TTIP Negotiations and Public Procurement: A Federalist Approach
Government procurement is perhaps one of the most underexplored areas in the recent academic literature on transatlantic economic relations and yet it is also one of the most protected economic sectors addressed in the Transatlantic Trade and Investment Partnership (TTIP) negotiations. Even though the EU and the US have undertaken extensive reciprocal procurement commitments under the WTO’s Agreement on Government Procurement, as well as in their respective preferential trade agreements (PTAs), the liberalisation and harmonisation of the transatlantic procurement market could not be more ambiguous or controversial. This paper aims to deepen our understanding of crucial aspects of the current EU–US procurement relationship. To this end, the paper explores the TTIP negotiations as well as similar PTAs and underlines the potential implications in terms of the fragmentation of the international discipline of procurement regulation.
The Relevance of Constitutional Law
This paper questions the relevance of constitutional law in legal systems. Comparative constitutional law scholars have become used to the assumption that constitutional law is a universal point of reference which can be addressed in comparison. If comparative constitutional law is intended to refer to different constitutions, it will be necessary to check the relevance of the particular constitutional law first. Comparative constitutional studies have to develop criteria to address the relevance of constitutional law on the one hand and, on the other hand should be able to go beyond constitution and law to find the relevant comparative perspective.
Speaking the State: Collective Personality, Legal Subjecthood and the Creation of States in International Law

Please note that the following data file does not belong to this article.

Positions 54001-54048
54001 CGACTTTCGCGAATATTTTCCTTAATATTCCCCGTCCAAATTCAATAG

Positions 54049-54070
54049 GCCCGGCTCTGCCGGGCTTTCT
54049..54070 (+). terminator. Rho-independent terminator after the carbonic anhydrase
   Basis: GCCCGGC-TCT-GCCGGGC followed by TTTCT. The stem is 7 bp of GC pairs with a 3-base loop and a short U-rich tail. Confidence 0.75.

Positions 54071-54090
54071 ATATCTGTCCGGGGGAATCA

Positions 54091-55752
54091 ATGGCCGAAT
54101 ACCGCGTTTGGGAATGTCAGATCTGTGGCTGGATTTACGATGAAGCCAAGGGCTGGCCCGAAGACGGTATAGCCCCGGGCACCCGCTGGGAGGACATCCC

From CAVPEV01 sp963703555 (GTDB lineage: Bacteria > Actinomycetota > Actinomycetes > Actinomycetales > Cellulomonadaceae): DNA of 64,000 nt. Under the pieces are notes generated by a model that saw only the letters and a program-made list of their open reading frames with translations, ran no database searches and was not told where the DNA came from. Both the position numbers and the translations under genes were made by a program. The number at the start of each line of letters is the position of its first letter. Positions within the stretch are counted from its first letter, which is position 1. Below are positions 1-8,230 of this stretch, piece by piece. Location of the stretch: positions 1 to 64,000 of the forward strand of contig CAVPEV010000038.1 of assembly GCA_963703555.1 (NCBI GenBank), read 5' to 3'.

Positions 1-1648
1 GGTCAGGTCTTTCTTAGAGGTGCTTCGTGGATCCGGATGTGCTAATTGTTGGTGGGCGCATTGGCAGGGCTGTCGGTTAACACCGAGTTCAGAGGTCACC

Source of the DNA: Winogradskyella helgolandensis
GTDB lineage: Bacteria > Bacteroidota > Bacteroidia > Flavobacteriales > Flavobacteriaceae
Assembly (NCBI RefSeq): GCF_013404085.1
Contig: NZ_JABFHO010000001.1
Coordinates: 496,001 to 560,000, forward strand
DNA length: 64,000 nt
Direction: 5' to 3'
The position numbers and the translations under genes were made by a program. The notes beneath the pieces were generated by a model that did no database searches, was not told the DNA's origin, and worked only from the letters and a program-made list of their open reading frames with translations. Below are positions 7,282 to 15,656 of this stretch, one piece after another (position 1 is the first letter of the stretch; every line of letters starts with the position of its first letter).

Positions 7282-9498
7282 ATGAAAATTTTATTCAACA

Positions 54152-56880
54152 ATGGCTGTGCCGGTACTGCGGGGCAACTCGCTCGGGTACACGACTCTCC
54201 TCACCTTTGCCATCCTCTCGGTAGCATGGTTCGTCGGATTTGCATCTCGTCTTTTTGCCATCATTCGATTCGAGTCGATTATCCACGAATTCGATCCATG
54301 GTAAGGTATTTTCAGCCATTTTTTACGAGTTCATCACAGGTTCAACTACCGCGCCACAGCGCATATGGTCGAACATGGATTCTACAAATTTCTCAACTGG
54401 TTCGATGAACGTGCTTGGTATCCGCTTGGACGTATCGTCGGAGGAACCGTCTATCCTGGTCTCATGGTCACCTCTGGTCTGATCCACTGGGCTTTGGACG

States, their nature, and their creation, have rightly been the subjects of much study in recent years. States are the primary actors of the international legal system, and are its authors. In their system-compliant, system-constitutive and extra-legal actions they exercise immense power, with the ability vastly to change the conditions of life for individuals both within and outside their territories. Questions surrounding whether entities of various kinds qualify as “States” include some of international law’s bitterest disputes – such as the status of Kosovo, Nagorno-Karabakh, and SADR – as well as some of its most intriguing questions – such as the correct status to be accorded to the European Union, multinational corporations, and “failed States”. Yet it is far from clear that States, as collective entities, are truly capable of exercising legal personality at all.
This article will focus on the question of whether States are capable of exercising international personhood for the purposes of subjecthood. In the course of answering that question a secondary question will also be explored: how States are created. Insight into these questions can be gained from sociology and linguistics. States, it is argued, are social constructions, created in their social reality by declarations – linguistic acts with a double (world-word and word-world) direction of fit. As such, it is argued that the creation of plenary statehood is regulated primarily by language rules, rather than legal norms.
What is it that international lawyers understand by means of the concept of “State”? Although States are fundamental to the international legal order as we know it, it is difficult to capture their essential, core characteristics such that they can be theorised and understood. This Chapter will explore the potential of a socio-linguistic approach to advance the enquiry into the nature of States. It will be identified that States are social phenomena, created and maintained in their existence by the recursive actions of individuals, and it will be argued that they therefore need to be understood as complex and changeable phenomena with an inherent socio-political context. In particular, three aporia will be identified in our current understanding of States: the relationships of statehood with sovereignty, with personality, and with law; and it will be argued that a socio-linguistic approach is well placed to provide insight into these questions. The approach will also identify the significant part international lawyers play in creating and maintaining the concept of State, and will conclude that whether as practitioners, commentators, theorists or teachers, what international lawyers think States are matters, except, perhaps, insofar as we think of them as unchanging.